I could tell you how many steps make up the streets rising like stairways, and of the degree of the arcades' curves, and what kind of zinc scales cover the roofs; but I already know this would be the same as telling you nothing. The city does not consist of this, but of relationships between the measurements of its space and the events of its past...A description of Zaira as it is today should contain all Zaira's past. -Italo Calvino, Invisible Cities

Thursday, June 23, 2005

Whistling languages

Heard on NPR the other day...a story about Yupik in Alaska, who have a whistling language, apparently the only one (or at least the only one still in use) in the US. There are a few others around the world, and they evolved as a way for people to communicate across distance, since a whistle can be heard from further away than a voice. The Yupik whistles mimic sounds in the Yupik language. The women being interviewed whistled in English, to give an example, though English did not seem as amenable to translation as Yupik.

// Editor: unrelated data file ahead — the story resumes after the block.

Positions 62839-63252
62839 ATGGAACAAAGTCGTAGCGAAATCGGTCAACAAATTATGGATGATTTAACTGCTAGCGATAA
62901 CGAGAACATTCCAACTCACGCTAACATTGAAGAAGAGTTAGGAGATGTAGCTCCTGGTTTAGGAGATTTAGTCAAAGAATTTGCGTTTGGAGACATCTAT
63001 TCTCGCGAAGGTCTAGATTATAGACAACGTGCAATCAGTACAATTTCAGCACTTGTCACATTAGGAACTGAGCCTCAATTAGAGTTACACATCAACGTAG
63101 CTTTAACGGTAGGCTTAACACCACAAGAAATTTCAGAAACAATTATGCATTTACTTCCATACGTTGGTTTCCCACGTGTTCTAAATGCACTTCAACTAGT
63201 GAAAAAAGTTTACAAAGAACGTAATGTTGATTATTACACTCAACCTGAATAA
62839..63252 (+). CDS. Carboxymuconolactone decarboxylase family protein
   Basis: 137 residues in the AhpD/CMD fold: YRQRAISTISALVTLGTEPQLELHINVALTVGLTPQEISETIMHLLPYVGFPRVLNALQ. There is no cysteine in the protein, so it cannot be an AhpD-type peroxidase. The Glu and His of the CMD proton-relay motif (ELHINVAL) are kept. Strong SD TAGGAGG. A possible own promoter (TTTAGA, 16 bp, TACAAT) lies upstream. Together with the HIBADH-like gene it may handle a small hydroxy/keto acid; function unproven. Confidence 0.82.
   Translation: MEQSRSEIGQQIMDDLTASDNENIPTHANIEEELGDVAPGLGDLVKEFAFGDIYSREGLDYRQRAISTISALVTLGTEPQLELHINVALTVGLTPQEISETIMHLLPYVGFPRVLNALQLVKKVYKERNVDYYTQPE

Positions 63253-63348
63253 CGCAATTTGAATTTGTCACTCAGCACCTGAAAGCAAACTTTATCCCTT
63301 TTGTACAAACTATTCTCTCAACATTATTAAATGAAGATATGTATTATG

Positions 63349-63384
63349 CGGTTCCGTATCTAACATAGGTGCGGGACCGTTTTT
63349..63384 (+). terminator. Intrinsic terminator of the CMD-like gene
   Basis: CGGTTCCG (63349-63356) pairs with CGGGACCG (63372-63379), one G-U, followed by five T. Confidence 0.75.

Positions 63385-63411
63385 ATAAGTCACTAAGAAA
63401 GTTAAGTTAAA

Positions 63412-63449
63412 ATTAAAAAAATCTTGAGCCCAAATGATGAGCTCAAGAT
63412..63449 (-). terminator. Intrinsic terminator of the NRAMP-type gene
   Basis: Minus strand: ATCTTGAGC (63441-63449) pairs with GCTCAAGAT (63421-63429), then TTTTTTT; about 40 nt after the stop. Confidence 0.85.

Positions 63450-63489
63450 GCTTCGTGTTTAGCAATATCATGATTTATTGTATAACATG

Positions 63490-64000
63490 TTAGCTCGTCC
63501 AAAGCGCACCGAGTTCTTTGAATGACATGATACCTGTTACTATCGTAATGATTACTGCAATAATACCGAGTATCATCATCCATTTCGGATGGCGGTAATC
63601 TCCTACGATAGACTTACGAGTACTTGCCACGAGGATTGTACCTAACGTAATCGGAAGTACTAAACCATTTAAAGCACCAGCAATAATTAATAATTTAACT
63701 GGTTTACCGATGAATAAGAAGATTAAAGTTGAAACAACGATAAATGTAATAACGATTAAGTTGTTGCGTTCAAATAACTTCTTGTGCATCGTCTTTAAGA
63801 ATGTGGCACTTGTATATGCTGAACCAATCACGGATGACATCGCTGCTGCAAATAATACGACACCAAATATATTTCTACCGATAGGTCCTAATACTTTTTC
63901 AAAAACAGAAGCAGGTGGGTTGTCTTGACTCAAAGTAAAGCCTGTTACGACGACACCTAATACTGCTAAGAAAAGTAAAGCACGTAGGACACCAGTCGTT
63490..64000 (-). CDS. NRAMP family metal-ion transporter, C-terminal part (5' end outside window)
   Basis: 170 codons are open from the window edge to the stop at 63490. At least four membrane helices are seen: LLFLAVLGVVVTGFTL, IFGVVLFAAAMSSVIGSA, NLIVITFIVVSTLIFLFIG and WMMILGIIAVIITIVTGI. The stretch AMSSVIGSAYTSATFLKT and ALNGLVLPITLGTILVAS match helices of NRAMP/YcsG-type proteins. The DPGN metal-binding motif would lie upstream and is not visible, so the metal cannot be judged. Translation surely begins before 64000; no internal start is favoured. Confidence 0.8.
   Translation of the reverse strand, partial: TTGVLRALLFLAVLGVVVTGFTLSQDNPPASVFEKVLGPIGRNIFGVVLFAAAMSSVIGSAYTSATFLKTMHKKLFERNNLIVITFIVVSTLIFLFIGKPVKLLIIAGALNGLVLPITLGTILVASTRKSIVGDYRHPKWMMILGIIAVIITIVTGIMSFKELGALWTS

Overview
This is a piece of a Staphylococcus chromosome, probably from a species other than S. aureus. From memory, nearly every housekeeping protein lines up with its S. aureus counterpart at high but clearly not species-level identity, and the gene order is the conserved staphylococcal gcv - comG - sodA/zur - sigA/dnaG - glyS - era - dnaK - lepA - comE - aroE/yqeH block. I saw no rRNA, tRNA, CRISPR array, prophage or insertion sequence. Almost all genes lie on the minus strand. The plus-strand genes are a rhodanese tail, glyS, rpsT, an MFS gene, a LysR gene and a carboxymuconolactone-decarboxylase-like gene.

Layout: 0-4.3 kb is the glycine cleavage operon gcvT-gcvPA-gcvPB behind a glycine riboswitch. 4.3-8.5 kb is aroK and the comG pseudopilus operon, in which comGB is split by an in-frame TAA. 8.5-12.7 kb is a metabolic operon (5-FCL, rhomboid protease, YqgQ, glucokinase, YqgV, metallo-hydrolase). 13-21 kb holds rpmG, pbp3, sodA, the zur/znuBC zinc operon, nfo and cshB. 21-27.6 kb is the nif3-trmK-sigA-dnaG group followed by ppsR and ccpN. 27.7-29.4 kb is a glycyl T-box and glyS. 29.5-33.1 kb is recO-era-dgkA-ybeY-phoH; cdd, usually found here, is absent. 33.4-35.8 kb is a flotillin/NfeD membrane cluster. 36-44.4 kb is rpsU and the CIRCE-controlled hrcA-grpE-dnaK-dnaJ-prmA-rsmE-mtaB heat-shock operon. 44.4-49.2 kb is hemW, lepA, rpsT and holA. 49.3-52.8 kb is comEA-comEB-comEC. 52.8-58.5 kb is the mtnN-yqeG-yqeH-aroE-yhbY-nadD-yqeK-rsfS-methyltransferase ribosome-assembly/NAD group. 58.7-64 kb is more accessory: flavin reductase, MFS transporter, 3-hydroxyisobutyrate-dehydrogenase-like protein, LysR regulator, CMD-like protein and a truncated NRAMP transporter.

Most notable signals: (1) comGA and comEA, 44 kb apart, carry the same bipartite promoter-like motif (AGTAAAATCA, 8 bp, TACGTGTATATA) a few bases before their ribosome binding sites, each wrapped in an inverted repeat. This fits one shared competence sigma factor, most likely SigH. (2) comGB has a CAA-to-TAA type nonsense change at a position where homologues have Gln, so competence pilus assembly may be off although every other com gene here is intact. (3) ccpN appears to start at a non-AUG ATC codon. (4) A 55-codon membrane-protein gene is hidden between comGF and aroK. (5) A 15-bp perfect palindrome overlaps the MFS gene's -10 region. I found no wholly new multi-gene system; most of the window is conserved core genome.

Anyway, a fun anthropological story. There is such great advantage to us being able to communicate across shared languages (or shared language, yes we English speakers have it easy) and yet at the same time it seems so important to me that the diversity of languages remain, probably because they are also a symbol of the diversity of culture and the diversity of humans.

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